If, for instance, you design and create items for wedding parties and weddings, you may choose to say, “We’ve been designing and selling wedding-themed items for the last X years. Our customers love the items they get. And, because we sell on so many platforms, that means that more people can order and get what they are looking for. Try us out!”
Before you create that branding webpage, you need to research what’s out there first. You’re creating a niche product or service and you want it to stand out. Who else does what you do? How do they do it? Why are they respected and why are they doing as well as they are?
Do this with every business that does what your business does. Look at their branding techniques. Once you’re done with all this, examine yourself and your business well and decide what you are the best at. What does your business do the best? Run with that.
Now, it’s time to come up with a slogan. Yes, like Nike’s “Just do it.” Speak to your customers and future customers. Tell them who you are in just a few well-chosen words. Your slogan should be short and concise, boiling down your value brand into a descriptive slogan.
Decide what products and services you’re going to offer. Don’t over-promise. Don’t engage in hyperbole. Be honest and true—your customers will sense your “realness.”
Once you have a brand, figure out how you can blend that in with your services and/or products. Once you have this figured it, it’s time to talk about that brand and your services, using all avenues available, with charts, videos, infographics, and memos. This is an extension of your personal brand.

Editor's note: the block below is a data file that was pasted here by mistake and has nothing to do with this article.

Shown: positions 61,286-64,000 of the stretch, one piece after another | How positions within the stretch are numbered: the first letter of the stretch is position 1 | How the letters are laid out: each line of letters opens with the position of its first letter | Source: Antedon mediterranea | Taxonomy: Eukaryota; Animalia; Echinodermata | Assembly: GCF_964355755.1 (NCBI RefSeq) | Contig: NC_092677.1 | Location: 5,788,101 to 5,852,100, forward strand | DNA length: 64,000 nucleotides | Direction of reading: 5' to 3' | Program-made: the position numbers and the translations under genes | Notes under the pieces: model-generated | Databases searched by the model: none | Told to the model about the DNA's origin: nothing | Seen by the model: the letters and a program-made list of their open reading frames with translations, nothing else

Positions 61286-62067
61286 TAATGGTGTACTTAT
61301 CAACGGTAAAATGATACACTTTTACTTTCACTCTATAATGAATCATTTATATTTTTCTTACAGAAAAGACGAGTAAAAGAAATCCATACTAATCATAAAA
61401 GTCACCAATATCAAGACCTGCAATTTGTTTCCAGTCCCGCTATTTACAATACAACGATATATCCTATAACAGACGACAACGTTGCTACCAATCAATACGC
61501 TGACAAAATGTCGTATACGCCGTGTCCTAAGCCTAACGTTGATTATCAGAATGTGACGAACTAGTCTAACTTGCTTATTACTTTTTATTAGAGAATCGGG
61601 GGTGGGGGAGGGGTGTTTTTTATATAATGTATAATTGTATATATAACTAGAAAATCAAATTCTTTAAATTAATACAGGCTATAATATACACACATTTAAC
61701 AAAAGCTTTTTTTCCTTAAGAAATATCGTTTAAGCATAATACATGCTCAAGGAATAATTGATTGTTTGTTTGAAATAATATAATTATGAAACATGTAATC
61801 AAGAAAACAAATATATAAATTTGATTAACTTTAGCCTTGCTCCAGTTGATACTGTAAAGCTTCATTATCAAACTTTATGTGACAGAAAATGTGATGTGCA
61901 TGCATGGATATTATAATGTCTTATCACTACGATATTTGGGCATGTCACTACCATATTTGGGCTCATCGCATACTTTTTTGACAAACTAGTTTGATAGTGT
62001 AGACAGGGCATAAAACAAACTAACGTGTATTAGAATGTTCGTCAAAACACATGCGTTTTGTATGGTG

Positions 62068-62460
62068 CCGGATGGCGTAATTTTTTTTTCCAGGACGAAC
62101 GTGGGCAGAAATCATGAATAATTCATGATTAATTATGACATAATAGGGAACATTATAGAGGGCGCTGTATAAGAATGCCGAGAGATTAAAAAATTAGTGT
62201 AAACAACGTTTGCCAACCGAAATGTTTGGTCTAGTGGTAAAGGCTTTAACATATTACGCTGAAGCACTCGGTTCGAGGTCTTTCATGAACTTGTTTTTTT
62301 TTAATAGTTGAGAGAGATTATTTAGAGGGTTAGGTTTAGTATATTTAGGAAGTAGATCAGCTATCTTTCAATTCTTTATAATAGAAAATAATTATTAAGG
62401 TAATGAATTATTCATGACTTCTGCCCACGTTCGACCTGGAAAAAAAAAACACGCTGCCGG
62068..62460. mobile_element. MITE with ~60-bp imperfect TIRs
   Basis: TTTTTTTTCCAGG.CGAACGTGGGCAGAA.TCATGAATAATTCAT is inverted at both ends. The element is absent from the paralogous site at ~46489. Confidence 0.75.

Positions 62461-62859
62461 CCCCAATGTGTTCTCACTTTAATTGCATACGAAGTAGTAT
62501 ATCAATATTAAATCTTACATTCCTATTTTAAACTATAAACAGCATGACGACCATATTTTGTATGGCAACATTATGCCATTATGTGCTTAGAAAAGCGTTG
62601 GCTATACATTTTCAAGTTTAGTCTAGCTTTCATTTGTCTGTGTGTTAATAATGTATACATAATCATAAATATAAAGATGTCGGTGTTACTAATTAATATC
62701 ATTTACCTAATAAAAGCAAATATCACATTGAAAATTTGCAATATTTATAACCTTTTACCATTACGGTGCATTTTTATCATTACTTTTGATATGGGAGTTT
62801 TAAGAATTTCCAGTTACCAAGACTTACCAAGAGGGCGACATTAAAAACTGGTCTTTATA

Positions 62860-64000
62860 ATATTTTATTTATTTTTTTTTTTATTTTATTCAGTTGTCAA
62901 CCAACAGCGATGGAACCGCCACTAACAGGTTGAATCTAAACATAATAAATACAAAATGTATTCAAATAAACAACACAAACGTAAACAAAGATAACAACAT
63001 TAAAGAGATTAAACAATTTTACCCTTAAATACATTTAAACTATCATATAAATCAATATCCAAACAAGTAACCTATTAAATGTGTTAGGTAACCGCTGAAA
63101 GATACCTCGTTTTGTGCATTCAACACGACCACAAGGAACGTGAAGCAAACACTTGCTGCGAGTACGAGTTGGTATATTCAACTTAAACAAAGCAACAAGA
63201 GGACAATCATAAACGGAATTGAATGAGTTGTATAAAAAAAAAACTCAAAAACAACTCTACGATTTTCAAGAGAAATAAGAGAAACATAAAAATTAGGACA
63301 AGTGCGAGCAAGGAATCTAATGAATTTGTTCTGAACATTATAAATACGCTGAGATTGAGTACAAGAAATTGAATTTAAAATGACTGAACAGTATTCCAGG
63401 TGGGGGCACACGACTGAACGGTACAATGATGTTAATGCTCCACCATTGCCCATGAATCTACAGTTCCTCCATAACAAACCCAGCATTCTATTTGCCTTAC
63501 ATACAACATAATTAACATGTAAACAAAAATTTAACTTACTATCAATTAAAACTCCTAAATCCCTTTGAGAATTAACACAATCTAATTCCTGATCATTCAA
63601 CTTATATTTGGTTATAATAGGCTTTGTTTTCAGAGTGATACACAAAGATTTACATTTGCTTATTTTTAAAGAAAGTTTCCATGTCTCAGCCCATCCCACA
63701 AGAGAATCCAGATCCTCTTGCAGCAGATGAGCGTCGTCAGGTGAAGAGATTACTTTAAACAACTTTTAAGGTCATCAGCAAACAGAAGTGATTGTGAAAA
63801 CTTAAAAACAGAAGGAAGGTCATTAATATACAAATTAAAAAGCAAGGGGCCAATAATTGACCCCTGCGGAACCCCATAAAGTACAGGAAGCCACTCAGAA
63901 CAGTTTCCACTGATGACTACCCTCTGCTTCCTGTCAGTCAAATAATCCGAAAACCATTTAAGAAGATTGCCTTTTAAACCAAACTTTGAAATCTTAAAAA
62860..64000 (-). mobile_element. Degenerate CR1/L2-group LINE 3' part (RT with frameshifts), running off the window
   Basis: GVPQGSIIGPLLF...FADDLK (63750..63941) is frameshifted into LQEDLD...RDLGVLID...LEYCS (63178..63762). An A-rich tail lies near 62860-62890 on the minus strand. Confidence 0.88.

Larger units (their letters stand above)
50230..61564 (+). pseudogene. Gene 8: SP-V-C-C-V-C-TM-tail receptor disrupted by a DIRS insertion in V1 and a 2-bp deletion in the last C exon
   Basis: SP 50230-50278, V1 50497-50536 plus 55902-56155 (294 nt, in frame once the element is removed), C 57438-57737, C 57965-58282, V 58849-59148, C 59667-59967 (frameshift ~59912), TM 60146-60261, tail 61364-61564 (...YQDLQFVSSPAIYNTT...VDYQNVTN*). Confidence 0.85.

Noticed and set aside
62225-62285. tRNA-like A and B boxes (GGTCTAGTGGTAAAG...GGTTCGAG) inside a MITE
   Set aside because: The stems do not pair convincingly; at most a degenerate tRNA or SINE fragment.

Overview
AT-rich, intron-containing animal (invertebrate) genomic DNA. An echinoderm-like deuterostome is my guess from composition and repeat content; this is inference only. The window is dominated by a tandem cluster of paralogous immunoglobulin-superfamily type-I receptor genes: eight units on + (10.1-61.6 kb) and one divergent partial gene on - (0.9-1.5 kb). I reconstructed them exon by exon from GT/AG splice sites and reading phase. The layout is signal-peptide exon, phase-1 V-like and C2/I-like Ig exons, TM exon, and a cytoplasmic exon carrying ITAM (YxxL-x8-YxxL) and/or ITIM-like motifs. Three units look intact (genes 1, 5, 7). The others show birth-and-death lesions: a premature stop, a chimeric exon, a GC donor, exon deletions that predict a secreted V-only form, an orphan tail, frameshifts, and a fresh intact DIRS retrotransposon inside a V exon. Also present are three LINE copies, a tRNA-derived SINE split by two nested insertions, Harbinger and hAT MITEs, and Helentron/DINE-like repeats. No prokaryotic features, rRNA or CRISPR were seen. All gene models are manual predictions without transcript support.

You learned about SWOT analysis in your marketing classes. It’s an acronym for “strengths, weaknesses, opportunities, threats.” Performing this analysis on your business helps you to understand what you’re good at and what you need to be better at. It also tells you who your real competitors are. It’s a simple process that you can complete on one sheet of paper, using four columns.
Once you know your strengths and weaknesses compared to other similar companies, you can make changes that bring you to a much more competitive level.
Once SWOT has been completed, it’s time to develop your own personal brand. Pinpoint what your company’s emotional appeal is. This is what leads people to think with their hearts, not their heads.
By pinpointing your emotional appeal, it may help you develop some ideas for personal branding.
“Ho, boy, WHAT? I’m not an influencer!” Think again. You may be. You don’t have to be famous, rich or a celebrity. When you get comfortable with the idea of thinking of yourself in this role and you make it a part of your company’s advertising, you may soon start to see more customers choosing to buy your services or products. Of all the brands out there, 65 percent do invest in influencer marketing. They have gotten back every dollar they invested in this niche marketing—plus.
First, what is an influencer? Anyone who has a strong online presence, whether through social media, blogs or blogs. Are all of them famous? No, not by any means!
They have developed their expertise in their business niche. Even more, they have gotten the nod from other businesses and their customers as influencers. They know their opinions and writings carry a lot of water.
They didn’t get there just by wishing for it. They worked for it! The opinions they give are true and real. When they give their feedback on an issue or product, they know they need to make it truthful. In doing so, they increase trust in that product/service and improve their own credibility even more.